Posted on November 12, 2013 By Art Feierman
The RS10 was one of the best projectors in terms of out of the box performance. True, the image was oversaturated, an easy fix, and Brightness needs to be taken from default 0, to +1. The color temp before adjustment was only very slightly shifted to red (averaging about 6300K), and that is truly, very slight. Cinema 1, is the “best mode” for the JVC DLA-RS10.
Interestingly, the “best mode” for the RS20 is Cinema 2 (Cinema 1 is warmer, best for watching black and white movies). Much to my surprise, the out of the box performance was disappointing for a projector in this price range, and doubly surprising in that JVC’s tend to be very good, out of the box. As our top rated projector in this comparison, don’t even think about not having it calibrated, or at least trying our settings. Both will yield dazzling improvement. That’s not to say that the RS20 is terrible, just that leaving it untouched, is a waste of money.
We never worked with the HD8000-LV, although it is the successor to the old HD81-LV, in that it’s very bright. On the other hand, it’s part of the HD80/HD803/ HD806/HD8000 collection. Tough to guess on this one, other than to say, that, with the exception of the most recent Optoma we reviewed, (the HD806 “provides a pretty good image, though not a truly great one”), I’ve been generally disappointed with Optoma’s out of the box performance.
This is easy. This is a premium projector, at a premium price, so we expect great things. Our opening comment in the PD8150 review says it all: “The PD8150 is one of the best home theater projectors we’ve seen in the last couple of years when it comes to out of the box performance. Color accuracy is very good, but a touch on the warm (red) side, still it’s very close to ideal, and very watchable.”
Another one of the premium projectors, the Sharp XV-Z20000 has been around for a while, and quite possibly the oldest review of any projector in this comparison. Old, however is not a bad thing, and when it comes to out of the box performance: “Although the XV-Z20000 needs some minor adjusting out of the box, it is a pleasure to watch.” Skin tones, in fact “appeared very natural, although before adjustment they were just a touch “cool”. In other words, one of the best, without adjustment.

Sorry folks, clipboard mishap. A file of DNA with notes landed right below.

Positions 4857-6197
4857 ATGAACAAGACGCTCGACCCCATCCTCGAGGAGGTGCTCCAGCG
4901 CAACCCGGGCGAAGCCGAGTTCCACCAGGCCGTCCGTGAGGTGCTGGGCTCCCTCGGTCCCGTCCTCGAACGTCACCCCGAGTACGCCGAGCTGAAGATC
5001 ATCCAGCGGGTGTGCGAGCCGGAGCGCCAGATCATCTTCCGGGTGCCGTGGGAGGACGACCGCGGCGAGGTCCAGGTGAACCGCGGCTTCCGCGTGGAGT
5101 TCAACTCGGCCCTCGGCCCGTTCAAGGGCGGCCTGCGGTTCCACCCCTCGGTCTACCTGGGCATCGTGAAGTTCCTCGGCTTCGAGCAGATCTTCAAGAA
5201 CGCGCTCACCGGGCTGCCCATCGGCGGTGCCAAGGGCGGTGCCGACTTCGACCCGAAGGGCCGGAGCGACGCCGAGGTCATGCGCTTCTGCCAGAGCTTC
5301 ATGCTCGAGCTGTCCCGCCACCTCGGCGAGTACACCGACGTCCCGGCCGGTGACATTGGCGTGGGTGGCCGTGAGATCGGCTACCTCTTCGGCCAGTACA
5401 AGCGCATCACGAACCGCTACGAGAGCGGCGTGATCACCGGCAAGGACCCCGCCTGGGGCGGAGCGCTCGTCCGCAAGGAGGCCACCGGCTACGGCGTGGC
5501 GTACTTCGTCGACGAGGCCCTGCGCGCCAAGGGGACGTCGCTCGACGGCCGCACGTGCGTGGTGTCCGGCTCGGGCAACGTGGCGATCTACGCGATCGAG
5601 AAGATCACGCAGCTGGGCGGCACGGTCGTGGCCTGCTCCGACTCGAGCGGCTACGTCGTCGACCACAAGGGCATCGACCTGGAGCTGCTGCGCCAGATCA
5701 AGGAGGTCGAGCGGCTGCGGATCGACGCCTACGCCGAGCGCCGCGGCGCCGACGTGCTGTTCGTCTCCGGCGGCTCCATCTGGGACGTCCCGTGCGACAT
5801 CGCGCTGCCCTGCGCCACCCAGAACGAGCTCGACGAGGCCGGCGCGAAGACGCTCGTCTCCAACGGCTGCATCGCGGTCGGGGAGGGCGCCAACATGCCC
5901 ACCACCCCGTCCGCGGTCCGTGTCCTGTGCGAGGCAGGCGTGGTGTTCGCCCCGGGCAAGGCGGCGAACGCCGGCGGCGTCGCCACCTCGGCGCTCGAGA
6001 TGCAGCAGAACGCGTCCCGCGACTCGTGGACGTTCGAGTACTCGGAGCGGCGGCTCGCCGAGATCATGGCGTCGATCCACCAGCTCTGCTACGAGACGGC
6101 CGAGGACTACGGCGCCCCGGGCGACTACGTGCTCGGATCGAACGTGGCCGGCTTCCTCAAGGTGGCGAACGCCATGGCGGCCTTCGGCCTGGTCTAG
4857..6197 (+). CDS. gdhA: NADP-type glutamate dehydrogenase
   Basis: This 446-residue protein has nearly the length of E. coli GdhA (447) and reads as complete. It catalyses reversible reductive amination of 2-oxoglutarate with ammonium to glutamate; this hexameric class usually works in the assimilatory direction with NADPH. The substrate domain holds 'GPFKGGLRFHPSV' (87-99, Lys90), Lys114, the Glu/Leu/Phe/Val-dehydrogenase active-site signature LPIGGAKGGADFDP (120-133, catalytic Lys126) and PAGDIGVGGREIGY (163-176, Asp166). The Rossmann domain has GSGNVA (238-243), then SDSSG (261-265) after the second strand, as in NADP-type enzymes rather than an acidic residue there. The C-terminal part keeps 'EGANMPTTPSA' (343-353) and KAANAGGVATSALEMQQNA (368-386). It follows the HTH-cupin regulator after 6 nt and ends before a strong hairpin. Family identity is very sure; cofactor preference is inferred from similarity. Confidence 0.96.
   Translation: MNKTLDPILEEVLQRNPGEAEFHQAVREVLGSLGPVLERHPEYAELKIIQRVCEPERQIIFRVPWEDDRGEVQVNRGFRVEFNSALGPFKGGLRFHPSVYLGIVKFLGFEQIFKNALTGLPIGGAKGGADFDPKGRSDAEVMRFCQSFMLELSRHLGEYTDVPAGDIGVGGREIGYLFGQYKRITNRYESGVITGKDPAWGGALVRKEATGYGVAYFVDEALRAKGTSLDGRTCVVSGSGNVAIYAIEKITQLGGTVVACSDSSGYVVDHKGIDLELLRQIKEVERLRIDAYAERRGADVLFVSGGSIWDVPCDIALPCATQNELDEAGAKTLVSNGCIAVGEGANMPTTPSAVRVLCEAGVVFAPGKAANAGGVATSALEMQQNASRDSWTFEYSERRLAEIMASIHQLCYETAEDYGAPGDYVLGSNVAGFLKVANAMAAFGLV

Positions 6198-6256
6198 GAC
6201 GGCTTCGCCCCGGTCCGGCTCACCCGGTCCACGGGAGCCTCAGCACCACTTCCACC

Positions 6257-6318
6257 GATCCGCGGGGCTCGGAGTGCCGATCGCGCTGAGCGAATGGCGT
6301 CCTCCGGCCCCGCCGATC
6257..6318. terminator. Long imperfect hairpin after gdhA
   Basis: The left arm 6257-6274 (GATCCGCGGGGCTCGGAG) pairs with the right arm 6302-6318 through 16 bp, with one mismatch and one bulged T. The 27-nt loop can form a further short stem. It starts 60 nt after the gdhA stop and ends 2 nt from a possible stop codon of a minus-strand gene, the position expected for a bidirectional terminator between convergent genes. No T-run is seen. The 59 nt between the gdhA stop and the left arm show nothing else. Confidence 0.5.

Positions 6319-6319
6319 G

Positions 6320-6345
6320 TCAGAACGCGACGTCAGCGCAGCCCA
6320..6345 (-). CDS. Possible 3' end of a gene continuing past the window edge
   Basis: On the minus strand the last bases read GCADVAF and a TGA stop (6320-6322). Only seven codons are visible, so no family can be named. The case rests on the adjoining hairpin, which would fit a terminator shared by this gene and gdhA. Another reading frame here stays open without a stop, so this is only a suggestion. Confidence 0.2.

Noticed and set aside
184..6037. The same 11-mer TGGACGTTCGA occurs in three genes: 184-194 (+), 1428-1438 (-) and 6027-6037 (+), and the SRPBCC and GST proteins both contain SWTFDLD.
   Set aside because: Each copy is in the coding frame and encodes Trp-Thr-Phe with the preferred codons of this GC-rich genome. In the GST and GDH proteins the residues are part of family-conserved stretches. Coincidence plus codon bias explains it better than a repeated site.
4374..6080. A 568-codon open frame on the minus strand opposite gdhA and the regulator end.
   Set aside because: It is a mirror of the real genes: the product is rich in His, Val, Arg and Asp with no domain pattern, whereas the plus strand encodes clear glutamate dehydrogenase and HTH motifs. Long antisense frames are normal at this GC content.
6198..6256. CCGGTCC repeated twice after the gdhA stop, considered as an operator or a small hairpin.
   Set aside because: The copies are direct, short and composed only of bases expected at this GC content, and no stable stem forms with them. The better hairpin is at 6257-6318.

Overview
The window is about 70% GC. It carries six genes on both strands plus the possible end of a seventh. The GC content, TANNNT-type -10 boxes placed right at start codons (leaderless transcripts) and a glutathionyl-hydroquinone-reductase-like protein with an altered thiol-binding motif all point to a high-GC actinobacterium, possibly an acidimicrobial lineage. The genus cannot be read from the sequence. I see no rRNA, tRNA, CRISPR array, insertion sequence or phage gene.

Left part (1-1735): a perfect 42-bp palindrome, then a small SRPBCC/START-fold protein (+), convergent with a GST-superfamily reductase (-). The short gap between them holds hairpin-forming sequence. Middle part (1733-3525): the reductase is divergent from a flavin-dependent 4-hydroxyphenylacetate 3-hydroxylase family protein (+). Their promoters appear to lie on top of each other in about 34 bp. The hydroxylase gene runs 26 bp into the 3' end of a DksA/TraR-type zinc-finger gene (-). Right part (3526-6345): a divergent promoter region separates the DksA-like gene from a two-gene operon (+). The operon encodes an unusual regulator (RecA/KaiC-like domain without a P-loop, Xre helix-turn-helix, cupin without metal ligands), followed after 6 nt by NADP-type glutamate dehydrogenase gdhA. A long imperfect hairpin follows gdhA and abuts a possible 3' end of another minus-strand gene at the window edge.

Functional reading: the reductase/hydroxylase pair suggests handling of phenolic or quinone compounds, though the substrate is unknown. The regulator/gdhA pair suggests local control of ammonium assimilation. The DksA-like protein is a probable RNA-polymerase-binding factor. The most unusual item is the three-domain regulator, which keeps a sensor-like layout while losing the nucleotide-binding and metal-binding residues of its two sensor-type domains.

Click to enlarge. So close. I tried so hard to get in the VPL-VW70 in time for this review, but Sony it seems is fixated on getting their limited review units out to the print publications first, and those guys tend to sit on them for months. So, we’re still waiting. The best indications of its performance out of the box, would be to compare what we said about the Sony HW10 in the recent review, and the older VW60 that the VW70 replaces. Hopefully they give us good guidance to the VPL-VW70’s out of the box performance:
The Sony VLP-HW10 was “pretty good” with a shift to warm, while the older VW60, at one point in the review, was mentioned as “Weak out of the box performance, requiring a good grayscale calibration, as the default for Cinema, is way too cool (blue)”.
I was generally very pleased with the PLV-Z700’s skin tones. In the review, I commented: “Skin tones turned out to be extremely good overall, although in low lit scenes, it seemed they shifted just a little bit too much to red.”
In several places in the original review of the HC5500, the skin tones were described consistently as “very good”, with no specific notations or issue.
I think my comments in the review cover it all: “The HD806 serves up very good skin tones after calibration. This is a projector that grows on you. My initial impressions when watching it were that it is “so-so” on movies, but really skin tone handling is better than that. For watching HDTV and sports, on the other hand, it’s very impressive immediately.”
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